I just wish it wasn't me who did. Not because it was dirty work. When I took that oath at graduation from the Academy, I swore to uphold the law and preserve justice. That means doing it any way necessary. I can handle it -- sure, Mikey, and how many weeks ago was it that Meldrick pulled your Glock out of your mouth? -- but I'd handle it better if it didn't mean my parents had to think that they produced three bad seeds, not just Heckyl and Jeckyl in Ohio, or wherever the fuck Drew and Greg are. Mom and Dad don't deserve that.
So I'm sitting here at the bar, watching the level go down and down in the Dewars bottle. Munch doesn't know what's wrong. Or, actually, what's different that's wrong. Nobody looks at me right anymore. They're all looking for the dark side. Proof that I was bought by the Rolands, proof that I would have turned in the guys from Arson to save my own ass (would I have?), proof that I'm related to Drew and Greg after all.
Lewis is gonna be looking at me funny, too. He's gonna start freaking out that I'm gonna eat my gun again. But I can't, not now. I have to make sure that someone knows the truth once Terri spills the beans. 'Cuz I guarantee, she's gonna leave out the part that makes her look less that perfect. I have to stay alive to protect Meldrick, my *partner*, from whatever shitstorm comes down. Because I started it.
When you look at it without knowing what really went down, all that happened was that I popped a guy with his gun down. It was a clean shoot -- Mahoney had a gun pointed at my partner when Stivers and I got there. But I know how things can get screwed up.
The bottle is starting to head towards halfway empty and I'm feeling it. It's okay when I sit still, but boy does the room spin when I move. I'm an extreme drunk -- if I'm happy when I start drinking, I get very happy. When I'm angry, I get very angry. And when I'm miserable like I am now, I'm a sad drunk. And right now, I don't know how much sadder I could get. In every sense of the term.
Munch has my car keys. He's telling me Bayliss is going to take me to my boat, since Lewis isn't around. I don't want to go home now. I wish Julianna was here. I get seasick when I'm drunk and alone on my boat. And I don't want Timmy and his puppy-dog eyes sitting with me until I either pass out or puke my guts out.
It's not my shift at the bar, so I'm free to drink as much of whatever I choose. I'm going with Natty Bo. By the gallon.
I'm a cheap drunk, I admit it. I'm even cheaper because I haven't drank in so long. Buddhists are supposed to be careful about that stuff. That, and the doctors told me to lay off the liquor until after everything around my liver healed.
If Frank were here, he'd tell me how appopriate it was that all it took for me to get trippy was a few beers. I'm so easy to provoke into everything else -- anger, amusement, righteous indignation, sadness, love.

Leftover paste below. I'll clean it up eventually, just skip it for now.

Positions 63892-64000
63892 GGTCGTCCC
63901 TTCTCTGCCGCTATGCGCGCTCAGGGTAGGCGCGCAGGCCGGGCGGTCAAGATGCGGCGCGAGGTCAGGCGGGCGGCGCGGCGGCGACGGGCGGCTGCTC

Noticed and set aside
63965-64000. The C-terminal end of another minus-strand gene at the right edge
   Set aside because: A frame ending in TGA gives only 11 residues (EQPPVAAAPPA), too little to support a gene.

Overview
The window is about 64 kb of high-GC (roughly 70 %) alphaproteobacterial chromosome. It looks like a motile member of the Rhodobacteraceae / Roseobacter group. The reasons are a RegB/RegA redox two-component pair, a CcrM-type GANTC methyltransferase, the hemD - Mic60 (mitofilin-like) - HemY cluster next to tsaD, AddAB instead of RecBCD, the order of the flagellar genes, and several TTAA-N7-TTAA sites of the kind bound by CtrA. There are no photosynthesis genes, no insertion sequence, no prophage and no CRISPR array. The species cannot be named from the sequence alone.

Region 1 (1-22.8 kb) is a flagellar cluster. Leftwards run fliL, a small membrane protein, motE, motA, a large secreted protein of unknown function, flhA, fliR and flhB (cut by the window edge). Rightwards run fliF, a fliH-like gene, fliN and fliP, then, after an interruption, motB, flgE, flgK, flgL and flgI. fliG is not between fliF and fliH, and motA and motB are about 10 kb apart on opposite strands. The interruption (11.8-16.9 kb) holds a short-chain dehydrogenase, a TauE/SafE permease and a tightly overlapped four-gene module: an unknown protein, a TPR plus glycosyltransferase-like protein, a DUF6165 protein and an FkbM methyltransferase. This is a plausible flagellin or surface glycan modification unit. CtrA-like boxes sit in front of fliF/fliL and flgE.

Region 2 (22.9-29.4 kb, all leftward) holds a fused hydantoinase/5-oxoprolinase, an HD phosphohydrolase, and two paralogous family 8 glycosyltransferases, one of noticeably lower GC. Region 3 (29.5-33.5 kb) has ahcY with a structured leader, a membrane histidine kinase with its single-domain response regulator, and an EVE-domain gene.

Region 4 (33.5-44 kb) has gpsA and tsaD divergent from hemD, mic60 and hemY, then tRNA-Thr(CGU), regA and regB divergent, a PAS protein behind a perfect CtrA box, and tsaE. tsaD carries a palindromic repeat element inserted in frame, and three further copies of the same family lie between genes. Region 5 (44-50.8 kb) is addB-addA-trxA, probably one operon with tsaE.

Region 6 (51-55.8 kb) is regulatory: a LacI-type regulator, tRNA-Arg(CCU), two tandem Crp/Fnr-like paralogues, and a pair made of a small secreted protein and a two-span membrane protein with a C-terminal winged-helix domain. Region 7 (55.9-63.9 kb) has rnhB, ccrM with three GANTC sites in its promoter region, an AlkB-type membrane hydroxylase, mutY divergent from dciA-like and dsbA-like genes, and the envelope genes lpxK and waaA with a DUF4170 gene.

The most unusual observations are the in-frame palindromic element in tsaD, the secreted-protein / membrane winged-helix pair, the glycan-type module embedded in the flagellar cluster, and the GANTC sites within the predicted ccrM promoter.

But Frank's not here. In fact, Frank's not being here is one of the reasons I am. Frank would have done something, said something that would have kept me from doing what I just did tonight. Tonight, I went from speaking for the dead to adding to their numbers.
I try to tell myself that by killing Luke Ryland, I am saving lives. Ryland would have gone to New Orleans and done the same thing he did here. I am preventing a homicide, which is something that every Homicide detective should aspire to do.
But I'm having a hard time convincing myself of this. And it's all because of Frank. Frank didn't believe in justifiable homicide. If someone is dead when they shouldn't be, it's murder. He tried to let that girl off, but that wasn't about her, it was about me, and I know that now.
But Ryland should be dead, just not in the way Frank would deem acceptable. How can we be angels of justice when justice fails us like that? I saved innocent lives by killing someone in cold blood. Did the angels of justice fall, or did justice itself fall first, setting the angels free?
A long time ago, when I asked Frank why whichever cop shot Gordon Pratt should get away, he said it was because we are the good guys. Are we really? I let someone get away with murder (it was Munch, I know it was, and I let him go), but will that same favor be extended to me? It sure as hell wasn't granted to Kellerman. And I'm a lot more like Kellerman than Munch.
Preventive murder. Maybe that's why I was never angry with Mike, at least not after I read the reports. I knew, even before I could have possibly known, that there was a connection between the two of us. Frank roasted Mikey alive in the box, so I heard. There is no justifiable homicide, I can still hear Frank's voice echoing in my head, and it doesn't matter who the victim is and who the murderer is.
But that's hypocrisy, Frank. I've finally caught you. You let Munch get away, too -- you must have known as well as I did -- but you couldn't let Mikey off the hook. Your stellar powers of logic, honed by the Jesuits, failed you. I've caught you and you're not here to accept your failure with the usual lack of grace. You're a sore loser, Frank, and you took your toys home rather than face the fact that you lost.
I hate you sometimes, Frank. I hate that you were always able to leave your work at home and lead a normal, well-adjusted life in the real world. I hate that you never doubt yourself. I hate you for never showing me any affection, any indication at all that I didn't piss you off, unless you needed to. I hate that you abandoned me.
So I'm left here, with three empty beer glasses and one guilty conscience. Were you here, you'd tell me I've had a guilty conscience for as long as you've known me. But you're not here, are you, Frank?
And I'm glad. I don't know that I want you to see what I've become.